The diverse range of trayed column designs enables trayed columns to be used for many types of applications. Some common factors that call for a trayed design include:
- Variable liquid or vapor loads
- Low liquid rates with many (20-30) stages
- Large (>30 in.) diameter column
- High liquid residence times
- Need for easy cleaning
- Need to withstand high pressure or high levels of thermal or mechanical stress
Packed columns are filled with loose, randomly oriented packing materials or structured sections which are kept in place by a support plate and irrigated by a liquid distribution header. Packing is designed to provide a large area of contact between the vapor and liquid phases as they pass countercurrently through the bed of packing.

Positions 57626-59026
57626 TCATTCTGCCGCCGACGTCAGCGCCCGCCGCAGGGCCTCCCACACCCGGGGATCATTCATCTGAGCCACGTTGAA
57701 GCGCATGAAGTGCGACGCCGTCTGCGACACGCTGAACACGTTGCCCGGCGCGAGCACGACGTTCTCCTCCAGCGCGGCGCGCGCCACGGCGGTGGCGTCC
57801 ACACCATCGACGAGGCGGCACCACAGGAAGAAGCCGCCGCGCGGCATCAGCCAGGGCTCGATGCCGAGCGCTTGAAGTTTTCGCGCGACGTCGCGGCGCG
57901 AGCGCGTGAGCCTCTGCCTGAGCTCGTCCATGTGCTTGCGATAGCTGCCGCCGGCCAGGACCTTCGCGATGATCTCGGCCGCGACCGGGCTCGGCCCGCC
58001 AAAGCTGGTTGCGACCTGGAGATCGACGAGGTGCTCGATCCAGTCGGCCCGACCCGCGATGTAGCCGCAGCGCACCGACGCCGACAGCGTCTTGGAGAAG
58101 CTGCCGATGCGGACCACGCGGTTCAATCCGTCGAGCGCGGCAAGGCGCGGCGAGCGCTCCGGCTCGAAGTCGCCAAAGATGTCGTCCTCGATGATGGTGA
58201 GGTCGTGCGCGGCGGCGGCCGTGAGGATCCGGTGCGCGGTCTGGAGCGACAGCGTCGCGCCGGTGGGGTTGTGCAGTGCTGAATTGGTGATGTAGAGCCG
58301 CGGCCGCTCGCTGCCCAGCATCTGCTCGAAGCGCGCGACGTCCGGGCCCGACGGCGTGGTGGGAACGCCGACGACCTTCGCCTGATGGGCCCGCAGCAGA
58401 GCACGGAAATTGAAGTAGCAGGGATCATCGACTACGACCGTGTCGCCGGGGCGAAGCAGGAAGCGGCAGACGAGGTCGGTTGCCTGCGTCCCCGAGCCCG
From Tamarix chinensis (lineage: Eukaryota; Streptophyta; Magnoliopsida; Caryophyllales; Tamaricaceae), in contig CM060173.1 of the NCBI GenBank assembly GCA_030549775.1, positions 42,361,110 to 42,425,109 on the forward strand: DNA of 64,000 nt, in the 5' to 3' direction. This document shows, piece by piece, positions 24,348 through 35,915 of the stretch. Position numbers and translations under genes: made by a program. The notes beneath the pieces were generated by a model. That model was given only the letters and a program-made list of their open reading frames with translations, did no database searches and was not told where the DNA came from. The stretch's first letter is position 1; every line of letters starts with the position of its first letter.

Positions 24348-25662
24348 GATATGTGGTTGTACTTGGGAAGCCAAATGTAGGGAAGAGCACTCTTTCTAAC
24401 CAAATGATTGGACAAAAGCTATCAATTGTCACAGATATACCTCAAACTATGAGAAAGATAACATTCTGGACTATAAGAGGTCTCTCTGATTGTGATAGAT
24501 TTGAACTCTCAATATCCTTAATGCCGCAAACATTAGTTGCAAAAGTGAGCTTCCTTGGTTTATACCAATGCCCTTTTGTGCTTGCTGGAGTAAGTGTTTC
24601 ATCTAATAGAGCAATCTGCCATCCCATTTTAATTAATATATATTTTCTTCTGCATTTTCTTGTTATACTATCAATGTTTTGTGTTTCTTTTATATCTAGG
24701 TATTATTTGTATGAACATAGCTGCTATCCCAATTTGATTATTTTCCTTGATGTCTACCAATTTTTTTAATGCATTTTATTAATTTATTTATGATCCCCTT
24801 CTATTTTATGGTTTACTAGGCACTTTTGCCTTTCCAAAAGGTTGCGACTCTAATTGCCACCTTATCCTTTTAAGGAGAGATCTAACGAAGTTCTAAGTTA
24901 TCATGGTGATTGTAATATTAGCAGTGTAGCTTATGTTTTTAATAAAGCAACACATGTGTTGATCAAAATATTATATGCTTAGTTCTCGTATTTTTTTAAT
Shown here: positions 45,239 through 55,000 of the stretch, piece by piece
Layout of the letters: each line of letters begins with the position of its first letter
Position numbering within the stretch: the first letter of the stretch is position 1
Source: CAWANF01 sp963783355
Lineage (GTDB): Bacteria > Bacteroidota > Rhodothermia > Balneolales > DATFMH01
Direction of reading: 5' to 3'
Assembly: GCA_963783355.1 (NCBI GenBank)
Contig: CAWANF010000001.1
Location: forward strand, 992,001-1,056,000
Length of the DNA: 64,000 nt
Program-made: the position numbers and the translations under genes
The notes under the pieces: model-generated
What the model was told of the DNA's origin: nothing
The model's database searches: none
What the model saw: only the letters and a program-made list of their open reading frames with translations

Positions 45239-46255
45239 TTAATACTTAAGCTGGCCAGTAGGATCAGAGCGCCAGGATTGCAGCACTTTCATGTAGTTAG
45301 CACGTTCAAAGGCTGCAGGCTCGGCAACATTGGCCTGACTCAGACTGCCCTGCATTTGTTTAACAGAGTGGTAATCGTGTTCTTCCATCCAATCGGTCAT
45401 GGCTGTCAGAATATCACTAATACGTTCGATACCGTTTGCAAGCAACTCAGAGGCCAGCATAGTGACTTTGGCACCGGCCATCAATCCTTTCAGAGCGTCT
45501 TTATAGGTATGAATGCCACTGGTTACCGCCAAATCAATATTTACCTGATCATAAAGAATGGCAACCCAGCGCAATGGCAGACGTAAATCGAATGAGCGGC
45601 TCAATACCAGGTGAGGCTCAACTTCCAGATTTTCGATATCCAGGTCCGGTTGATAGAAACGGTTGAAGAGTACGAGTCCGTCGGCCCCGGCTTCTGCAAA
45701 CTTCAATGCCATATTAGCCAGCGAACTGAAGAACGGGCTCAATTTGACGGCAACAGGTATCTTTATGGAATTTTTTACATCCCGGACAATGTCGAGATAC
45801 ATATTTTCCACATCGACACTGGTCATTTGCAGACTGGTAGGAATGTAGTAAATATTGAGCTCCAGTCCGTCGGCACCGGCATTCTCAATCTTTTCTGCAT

Some conditions that might call for a packed column design include:
- Small (<24 in.) diameter column
- Designs calling for specialty materials
- Vacuum distillation applications with lower pressure drops
Liquid Feed Inlet Design
Both trayed and packed columns facilitate contact between liquid and vapor, or in the case of a Scrubber, a gas stream. A well-designed liquid feed system ensures even distribution at an appropriate velocity. Typically, a liquid feed should not exceed 3 ft/s. In some cases, such as a trayed column with multiple phases, an additional structure (e.g., a plate or baffle) is necessary to break momentum and provide sufficient space for expansion and a full and even distribution profile.
Scrubbers are air pollution control devices that use liquid to remove particulate matter or gases from an industrial exhaust or flue gas stream. This atomized liquid (typically water) entrains particles and pollutant gases in order to effectively wash them out of the gas flow.